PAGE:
Panic! At The Disco released their debut album in 2005 after getting signed to DCD2 records by none other than Pete Wentz. Pete claims that when he first flew the band out to California, the lead singer, Brendon Urie, then 17, stayed up all night because he was ‘so excited he didn’t have to listen to his parents’.
And despite their young ages, the group soon garnered a large fanbase. To date, the official band Twitter account has over one million followers. This is an impressive feat for a band whose style follows what seems to be the Fueled by Ramen trademark – lyrics clearly written by the band themselves, unorthodox melodies and music videos that probably don’t even make sense to their closest friends. Needless to say, Fueled by Ramen is on the far alternative side of popular music today.Starting out with the track We’re So Starving, Pretty. Odd. has a sound rivaled by no other. Within the first thirty seconds, it is clear that Panic! has an extraordinary lead vocalist, the one and only Brendon Urie. Powerful guitar riffs and killer drums complete the sound, adding in harmonies. However, the song ends abruptly at 1:21, going into Nine In The Afternoon. Upon first hearing this one, it’s bouncier, in a way, than the first track. With noticeable piano and strings, it is different than their traditional style, yet still features the harmonies, belting, and steady beat that trademarks Panic!. At only two minutes and thirty four seconds long, Nine In The Afternoon is longer than We’re So Starving, but still fairly short. However, at 3:11, She’s a Handsome Woman is much longer. The fifth track, That Green Gentleman, starts off with acoustic guitar and the opening lyrics that are the closest any song has come to referencing the title of the album (“things are shaping up to be pretty odd”). The chorus is one that many of the fanbase connect with (“things have changed for me/and that’s okay”), and the whole song is a feel-good track. With layered audio in the last minute or so, Urie shows off his impressive vocal capabilities. The next track, I Have Friends In Holy Spaces, starts with a staticky sound that goes into what sounds like a muffled ukulele and Urie showing off his falsetto, before adding in a saxophone and trumpet. At the end of the song, there’s applause before going into an echoey, muffled sound of people singing a completely different song that is much slower. This leads right into the next song, Northern Downpour, which is the slowest on the album and soon reveals itself to be the muffled song that was heard at the beginning. The slowest and most melancholic track, Northern Downpour is famous in the fanbase for being the song to bring most people to tears. Incredible skill on every instrument featured shows what a force to be reckoned with Panic! is. Layered audio once again appears to finish the song off before it fades into silence. The next few songs are all unique and a bit strange, before going into the slightly odder closing track, Mad As Rabbits.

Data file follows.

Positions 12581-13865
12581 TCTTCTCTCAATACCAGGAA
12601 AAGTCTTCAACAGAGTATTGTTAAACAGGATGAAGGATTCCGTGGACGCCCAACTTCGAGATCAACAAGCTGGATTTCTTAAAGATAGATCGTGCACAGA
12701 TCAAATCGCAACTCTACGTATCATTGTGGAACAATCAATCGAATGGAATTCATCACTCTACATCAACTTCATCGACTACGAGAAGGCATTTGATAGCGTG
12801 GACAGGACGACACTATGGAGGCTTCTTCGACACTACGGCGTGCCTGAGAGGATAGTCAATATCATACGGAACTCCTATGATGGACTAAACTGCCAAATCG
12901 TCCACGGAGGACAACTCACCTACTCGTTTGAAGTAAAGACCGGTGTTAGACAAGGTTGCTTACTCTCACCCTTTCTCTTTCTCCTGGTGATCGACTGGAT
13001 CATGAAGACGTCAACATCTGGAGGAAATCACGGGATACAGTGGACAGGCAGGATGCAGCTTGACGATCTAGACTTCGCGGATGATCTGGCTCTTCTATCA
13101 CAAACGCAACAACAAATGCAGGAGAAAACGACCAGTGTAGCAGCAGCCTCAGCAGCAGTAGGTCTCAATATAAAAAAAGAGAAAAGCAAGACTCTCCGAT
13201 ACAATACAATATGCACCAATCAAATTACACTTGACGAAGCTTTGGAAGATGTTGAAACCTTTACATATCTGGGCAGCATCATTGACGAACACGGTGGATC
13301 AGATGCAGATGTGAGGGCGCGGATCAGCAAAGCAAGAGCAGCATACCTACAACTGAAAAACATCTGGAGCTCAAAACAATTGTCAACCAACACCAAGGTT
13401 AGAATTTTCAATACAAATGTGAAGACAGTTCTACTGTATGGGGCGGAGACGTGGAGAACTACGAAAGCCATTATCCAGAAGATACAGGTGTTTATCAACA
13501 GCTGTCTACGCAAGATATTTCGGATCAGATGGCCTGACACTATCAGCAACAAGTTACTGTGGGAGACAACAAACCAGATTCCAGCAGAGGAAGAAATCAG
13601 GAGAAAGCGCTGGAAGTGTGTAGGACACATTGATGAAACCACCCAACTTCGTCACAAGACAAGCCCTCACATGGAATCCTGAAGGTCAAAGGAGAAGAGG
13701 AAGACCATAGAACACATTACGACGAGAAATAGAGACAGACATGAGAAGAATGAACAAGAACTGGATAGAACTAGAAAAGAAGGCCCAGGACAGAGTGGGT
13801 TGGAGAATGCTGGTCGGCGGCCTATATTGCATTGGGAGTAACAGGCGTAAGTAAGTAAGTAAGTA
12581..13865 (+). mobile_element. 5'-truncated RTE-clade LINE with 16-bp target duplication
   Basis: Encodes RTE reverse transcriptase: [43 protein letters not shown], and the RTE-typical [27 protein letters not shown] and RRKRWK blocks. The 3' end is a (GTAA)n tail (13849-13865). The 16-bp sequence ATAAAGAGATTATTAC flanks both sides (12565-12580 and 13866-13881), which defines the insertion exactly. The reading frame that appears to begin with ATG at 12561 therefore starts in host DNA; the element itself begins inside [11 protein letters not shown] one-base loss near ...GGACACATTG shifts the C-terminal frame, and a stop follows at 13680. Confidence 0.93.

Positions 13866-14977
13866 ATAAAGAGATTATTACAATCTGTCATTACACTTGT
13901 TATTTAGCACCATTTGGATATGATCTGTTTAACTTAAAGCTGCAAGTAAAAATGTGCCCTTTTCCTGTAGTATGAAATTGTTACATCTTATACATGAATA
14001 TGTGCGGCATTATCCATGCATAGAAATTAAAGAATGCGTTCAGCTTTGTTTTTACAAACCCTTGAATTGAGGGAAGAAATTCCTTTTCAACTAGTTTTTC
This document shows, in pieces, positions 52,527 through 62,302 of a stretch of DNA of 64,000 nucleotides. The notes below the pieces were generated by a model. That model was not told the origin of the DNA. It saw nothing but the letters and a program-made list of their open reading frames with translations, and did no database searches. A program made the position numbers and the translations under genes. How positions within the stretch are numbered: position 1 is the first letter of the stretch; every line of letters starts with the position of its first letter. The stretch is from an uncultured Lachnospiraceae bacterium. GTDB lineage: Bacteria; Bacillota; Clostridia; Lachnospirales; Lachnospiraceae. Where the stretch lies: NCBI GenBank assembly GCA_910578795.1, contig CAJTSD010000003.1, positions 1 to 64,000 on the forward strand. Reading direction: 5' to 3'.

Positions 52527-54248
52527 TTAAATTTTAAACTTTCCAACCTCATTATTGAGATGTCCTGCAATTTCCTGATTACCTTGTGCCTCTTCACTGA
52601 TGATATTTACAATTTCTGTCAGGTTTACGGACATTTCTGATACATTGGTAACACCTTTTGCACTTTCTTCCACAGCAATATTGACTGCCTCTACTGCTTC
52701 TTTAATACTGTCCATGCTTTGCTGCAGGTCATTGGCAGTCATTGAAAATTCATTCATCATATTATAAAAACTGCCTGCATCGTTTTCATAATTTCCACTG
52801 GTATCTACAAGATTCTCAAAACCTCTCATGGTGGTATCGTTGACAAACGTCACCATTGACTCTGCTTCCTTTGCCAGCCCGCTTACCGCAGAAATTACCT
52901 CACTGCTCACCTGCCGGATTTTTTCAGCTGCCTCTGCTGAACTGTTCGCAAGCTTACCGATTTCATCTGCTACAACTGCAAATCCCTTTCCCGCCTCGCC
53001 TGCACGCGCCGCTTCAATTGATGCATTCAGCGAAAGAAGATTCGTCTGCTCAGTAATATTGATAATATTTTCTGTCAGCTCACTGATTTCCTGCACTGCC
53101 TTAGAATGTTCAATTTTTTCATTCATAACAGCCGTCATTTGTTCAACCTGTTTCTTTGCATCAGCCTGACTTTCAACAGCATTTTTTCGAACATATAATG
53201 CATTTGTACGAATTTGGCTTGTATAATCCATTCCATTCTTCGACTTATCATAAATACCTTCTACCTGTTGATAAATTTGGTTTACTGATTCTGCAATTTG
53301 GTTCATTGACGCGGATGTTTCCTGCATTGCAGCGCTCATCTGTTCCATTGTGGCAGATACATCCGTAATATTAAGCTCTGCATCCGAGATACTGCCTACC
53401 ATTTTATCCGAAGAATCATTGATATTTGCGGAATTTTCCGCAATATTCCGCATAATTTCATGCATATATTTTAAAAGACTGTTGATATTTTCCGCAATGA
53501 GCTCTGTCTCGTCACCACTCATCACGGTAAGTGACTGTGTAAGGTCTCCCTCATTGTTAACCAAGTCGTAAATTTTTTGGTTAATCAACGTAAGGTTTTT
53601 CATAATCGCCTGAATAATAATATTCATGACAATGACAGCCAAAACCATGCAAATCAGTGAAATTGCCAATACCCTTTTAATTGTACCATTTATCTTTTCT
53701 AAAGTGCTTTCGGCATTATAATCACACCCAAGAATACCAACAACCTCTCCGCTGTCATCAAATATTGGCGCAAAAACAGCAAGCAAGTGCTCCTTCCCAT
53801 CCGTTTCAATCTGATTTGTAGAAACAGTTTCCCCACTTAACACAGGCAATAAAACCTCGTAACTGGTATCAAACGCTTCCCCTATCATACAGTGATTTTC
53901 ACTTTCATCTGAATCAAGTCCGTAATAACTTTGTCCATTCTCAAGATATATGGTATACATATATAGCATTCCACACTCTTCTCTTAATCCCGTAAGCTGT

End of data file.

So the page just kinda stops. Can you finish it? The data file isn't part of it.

All in all, Panic! At The Disco are steadily rising in popularity. And with Brendon Urie’s obvious talent and frequent knack for connecting with fans through Periscope, it’s really no surprise.